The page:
This disables the normal POP3 interface's ability to start. However, as it's probably already running, we need to stop it, and restart the SSL version.
You now have a secured mail setup. Don't forget to change your client to use the new settings!
As we said at the start of the article, the internet is inherently insecure. The simplest and most effective way to combat this is to use encryption. We've shown you how to encrypt the traffic to and from your server, but it doesn't stop there. Almost any protocol on the internet can be snooped on, from your instant messenger to those interesting videos you watch at 3 am in the morning. So use encryption where you can - most server-based programs allow you to set it up simply and easily. If you're a programmer, and you're writing something new, remember your users, and give them an option to let them use your service securely.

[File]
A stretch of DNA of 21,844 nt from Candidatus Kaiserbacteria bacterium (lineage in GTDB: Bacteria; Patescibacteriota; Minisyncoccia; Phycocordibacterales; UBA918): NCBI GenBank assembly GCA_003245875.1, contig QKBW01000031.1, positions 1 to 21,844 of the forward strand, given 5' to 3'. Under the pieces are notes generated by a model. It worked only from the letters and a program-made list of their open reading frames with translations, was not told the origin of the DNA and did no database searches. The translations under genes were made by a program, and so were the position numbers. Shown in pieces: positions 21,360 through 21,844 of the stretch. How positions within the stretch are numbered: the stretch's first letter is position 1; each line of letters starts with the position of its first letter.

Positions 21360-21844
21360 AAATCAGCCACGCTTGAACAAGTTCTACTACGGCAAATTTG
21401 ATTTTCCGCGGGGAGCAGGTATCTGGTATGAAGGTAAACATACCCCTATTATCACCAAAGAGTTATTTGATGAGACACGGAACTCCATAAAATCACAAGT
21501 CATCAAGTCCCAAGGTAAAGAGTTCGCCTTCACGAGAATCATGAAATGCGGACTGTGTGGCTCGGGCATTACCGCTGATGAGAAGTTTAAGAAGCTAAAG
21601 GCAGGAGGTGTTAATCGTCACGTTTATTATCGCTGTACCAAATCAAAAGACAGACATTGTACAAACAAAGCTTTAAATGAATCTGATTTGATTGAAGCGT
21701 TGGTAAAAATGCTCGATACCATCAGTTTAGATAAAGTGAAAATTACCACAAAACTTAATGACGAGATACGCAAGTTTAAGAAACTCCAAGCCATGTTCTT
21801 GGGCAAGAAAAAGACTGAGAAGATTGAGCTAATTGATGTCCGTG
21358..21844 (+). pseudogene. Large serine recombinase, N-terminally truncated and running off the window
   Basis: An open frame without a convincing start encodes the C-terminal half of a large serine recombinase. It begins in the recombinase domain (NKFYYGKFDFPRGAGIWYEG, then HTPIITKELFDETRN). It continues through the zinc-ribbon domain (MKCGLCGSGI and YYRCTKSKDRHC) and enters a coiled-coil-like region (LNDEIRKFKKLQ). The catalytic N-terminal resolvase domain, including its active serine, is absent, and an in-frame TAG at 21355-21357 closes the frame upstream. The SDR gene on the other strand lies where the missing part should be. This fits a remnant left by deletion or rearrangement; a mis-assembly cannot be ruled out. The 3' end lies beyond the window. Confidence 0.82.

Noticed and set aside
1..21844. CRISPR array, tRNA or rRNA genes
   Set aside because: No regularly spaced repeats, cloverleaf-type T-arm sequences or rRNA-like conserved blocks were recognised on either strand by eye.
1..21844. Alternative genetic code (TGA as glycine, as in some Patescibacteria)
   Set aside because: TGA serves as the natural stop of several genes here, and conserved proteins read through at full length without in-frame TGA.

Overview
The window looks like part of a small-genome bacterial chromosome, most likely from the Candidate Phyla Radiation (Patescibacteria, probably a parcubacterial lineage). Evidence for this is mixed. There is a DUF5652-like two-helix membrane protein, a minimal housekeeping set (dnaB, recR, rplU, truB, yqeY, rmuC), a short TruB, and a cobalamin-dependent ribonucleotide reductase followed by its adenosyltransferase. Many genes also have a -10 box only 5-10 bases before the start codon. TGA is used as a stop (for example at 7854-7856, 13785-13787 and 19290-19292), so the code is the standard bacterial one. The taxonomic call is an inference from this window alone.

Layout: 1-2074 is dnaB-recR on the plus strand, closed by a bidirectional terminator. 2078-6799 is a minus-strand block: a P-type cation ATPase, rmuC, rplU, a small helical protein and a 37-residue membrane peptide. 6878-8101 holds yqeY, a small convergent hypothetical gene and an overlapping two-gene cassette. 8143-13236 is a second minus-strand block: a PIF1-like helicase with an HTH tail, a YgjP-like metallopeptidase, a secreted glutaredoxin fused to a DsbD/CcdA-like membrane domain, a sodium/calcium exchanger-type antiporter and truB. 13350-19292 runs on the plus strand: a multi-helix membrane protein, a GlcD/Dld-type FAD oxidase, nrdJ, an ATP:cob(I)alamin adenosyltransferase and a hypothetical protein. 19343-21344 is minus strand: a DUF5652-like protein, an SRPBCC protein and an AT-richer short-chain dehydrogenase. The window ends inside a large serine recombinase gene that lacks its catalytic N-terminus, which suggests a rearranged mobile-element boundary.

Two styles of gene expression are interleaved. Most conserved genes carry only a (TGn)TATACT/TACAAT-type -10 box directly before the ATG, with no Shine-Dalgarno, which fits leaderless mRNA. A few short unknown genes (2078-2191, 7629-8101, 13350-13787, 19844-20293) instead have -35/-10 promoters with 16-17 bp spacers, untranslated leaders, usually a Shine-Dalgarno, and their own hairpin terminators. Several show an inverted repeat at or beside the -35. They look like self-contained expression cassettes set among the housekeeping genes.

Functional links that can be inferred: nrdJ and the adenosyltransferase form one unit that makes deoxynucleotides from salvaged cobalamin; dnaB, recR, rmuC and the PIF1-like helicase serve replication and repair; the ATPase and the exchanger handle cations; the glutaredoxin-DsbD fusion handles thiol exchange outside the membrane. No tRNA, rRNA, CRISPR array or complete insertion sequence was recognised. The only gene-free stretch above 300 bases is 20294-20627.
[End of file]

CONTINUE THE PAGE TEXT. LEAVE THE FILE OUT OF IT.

Wireshark captures a huge amount of data, not all of which may be useful.
Randomness = better security
Many encryption methods use random data to help make the encryption more secure. On a lot of machines, (especially Linux desktops, VPSes and anything in the cloud) the amount of random data available to the system (called entropy) is used up very quickly. Linux generally gathers its entropy by measuring events such as minute differences in disk access times, so if your application isn't causing a lot of disk access, you may have insufficient available entropy to prevent someone from figuring out what random numbers are being generated.
Simtec Electronics has created a product that solves this problem: a small USB key that can be plugged into a system and uses quantum noise generators and then a lot of maths and cryptography to securely supply your system with random data at higher rate than your system can normally generate. You can find more details at www.entropykey.co.uk.